3 Days To Kill
Release Date: Feb 21, 13
Here’s a helpful list of questions a film studio should ask itself before greenlighting an upcoming project:
1) Is your film going to be directed by McG?
2) If no to 1, is your film the sort of film that you could reasonably foresee being directed by McG?
3) Could your film, in any context, be referred to with relative ease as a “poor man’s Taken?”
4) Does the plot synopsis of your movie make it sound like a movie that could easily exist as a fake trailer within another movie?
4a) Can the abbreviated buzz phrases “retired (insert seedy job) has to do one last job after swearing to leave the business,” “estranged parent has to mend fences with significant other and child” or “…only to have his private and professional lives dovetail before long” apply to your film?
5) Does your film include, in the year 2014, a subplot involving the doting dad at its center (Kevin Costner) being dickishly stern with his daughter’s (Hailee Steinfield) romantic interest, treating her as a complete moron incapable of responsibly making her own choices?
6) Is the gang rape of a teenager teased at any point in your film without any reasonable narrative value?
7) Are your protagonist’s most distinct qualities a lingering wet cough and xenophobia?
8 ) Is any of your plot, at any point, beholden to a hastily established deus ex machina that keeps your protagonist going while also conveniently incapacitating him at life-threatening moments?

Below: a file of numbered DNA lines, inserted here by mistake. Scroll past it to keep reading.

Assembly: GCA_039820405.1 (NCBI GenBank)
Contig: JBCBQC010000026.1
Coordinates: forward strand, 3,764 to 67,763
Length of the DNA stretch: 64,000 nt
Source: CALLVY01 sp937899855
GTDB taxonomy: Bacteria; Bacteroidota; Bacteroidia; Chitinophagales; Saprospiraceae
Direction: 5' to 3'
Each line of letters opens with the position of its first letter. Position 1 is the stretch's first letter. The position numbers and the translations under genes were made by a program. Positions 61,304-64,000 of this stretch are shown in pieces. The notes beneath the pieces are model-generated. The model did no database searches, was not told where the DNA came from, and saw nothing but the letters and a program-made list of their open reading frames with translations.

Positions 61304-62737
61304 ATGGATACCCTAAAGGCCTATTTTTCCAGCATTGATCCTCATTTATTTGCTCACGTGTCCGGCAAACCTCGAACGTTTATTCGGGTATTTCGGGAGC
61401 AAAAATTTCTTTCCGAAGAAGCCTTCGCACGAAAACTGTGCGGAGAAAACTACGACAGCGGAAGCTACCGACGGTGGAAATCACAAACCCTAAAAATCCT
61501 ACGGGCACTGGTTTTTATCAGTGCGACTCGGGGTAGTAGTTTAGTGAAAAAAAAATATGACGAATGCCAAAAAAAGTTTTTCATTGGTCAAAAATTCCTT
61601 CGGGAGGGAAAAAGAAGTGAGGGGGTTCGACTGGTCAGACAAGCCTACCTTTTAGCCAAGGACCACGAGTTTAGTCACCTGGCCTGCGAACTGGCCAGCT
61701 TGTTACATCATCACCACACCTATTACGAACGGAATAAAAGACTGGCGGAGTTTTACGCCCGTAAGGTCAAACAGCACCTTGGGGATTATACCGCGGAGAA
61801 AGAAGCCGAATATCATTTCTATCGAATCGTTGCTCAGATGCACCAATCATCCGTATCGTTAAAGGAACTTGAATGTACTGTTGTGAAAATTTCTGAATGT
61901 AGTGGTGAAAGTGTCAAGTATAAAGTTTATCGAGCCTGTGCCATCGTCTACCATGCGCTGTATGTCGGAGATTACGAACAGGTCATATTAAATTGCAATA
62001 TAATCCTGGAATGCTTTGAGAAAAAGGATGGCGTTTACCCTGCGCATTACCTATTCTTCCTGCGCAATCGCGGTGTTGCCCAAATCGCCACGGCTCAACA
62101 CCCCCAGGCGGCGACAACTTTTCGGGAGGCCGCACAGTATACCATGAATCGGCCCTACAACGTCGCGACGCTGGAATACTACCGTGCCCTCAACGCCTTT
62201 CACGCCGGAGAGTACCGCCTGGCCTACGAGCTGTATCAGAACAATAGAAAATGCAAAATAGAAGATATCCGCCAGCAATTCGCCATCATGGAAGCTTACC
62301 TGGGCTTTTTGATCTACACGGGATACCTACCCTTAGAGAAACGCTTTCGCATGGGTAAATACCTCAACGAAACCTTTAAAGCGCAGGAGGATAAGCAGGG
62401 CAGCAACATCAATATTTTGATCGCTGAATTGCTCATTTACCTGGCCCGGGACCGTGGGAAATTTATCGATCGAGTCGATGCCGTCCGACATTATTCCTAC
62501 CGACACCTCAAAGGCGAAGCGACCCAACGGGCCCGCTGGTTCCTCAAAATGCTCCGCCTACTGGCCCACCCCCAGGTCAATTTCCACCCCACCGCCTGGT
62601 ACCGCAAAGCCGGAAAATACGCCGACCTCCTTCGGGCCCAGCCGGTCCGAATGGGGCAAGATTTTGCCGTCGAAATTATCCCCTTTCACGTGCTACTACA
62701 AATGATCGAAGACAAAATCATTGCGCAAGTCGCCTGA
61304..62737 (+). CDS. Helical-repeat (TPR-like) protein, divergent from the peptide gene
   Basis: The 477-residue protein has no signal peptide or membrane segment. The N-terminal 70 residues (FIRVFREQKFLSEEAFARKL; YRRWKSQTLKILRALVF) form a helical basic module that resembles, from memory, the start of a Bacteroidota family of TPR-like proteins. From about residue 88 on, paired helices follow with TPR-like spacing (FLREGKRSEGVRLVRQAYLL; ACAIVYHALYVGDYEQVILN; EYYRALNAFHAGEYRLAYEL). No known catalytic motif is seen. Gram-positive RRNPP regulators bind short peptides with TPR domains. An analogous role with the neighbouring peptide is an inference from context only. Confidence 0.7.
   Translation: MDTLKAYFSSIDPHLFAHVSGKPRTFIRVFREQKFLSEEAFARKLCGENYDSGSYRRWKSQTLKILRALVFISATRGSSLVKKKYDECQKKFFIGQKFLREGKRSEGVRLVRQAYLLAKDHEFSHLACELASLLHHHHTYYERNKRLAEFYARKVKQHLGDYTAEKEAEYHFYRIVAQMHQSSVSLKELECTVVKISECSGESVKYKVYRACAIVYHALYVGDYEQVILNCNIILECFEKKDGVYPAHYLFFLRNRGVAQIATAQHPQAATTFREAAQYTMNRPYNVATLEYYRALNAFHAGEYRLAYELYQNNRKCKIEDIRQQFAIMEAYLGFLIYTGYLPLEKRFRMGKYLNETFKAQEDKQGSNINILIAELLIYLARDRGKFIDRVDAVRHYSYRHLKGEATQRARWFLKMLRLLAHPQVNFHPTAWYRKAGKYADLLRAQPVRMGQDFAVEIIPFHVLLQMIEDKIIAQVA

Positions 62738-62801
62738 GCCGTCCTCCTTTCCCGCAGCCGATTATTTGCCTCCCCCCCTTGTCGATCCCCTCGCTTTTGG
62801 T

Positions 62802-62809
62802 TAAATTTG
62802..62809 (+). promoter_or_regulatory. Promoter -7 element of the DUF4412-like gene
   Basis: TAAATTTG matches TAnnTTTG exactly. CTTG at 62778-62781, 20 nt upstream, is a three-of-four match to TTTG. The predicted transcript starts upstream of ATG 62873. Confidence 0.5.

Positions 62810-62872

8a) Will the aforementioned become an excuse to foreground trippy “hallucination” visuals?
8b) Will your protagonist ultimately overcome the effects outlined in 8a as needed by the story?
9) Does your film include a hastily drawn sexpot who exists solely to be attractive and provide unsubtle exposition as needed?
9b) Do you intend to cast somebody in the role who scarcely has a handle on how to effectively play a moll (Amber Heard) for the sake of making a winking reference to her real-life bisexuality?
10) Does your film offer the opportunity for you to work its title into the dialogue in such a way that its status as a double entendre becomes clear?
10a) Do you find this to be a clever moment?
11) Does your film primarily focus on people who are generally pretty awful at their jobs, despite the film’s insistence that they are the preeminent players in their given field?
11a) If yes to 11, is your film about people whose jobs involve silence, discipline, and efficiency as key tenets?
11b) lf yes to both, are your characters more or less effective at displaying the traits outlined in 11a than ninjas in 95% of films ever made featuring ninjas?
11c) If yes to 11b, is it ever acknowledged just how terrible these people are at their jobs?
12) Does your film consider abduction and torture ripe for moments of comic levity?
13) Does your film still think that Brokeback Mountain jokes bear any relevance?
14) Do you have a specific tone and style in mind for the film?
14a) If yes to 14, do you have more than one tone or style in mind?
14b) If yes to both, are you able to balance multiple approaches to the material in a way that will come off as coherent and watchable to an audience?
15) Do any of your lead performers exceed “suitably engaged” as a benchmark for the quality of their onscreen work?
If you have responded “no” to any of the above inquiries, you may wish to reconsider proceeding with production at this time. You may end up with 3 Days To Kill if you don’t.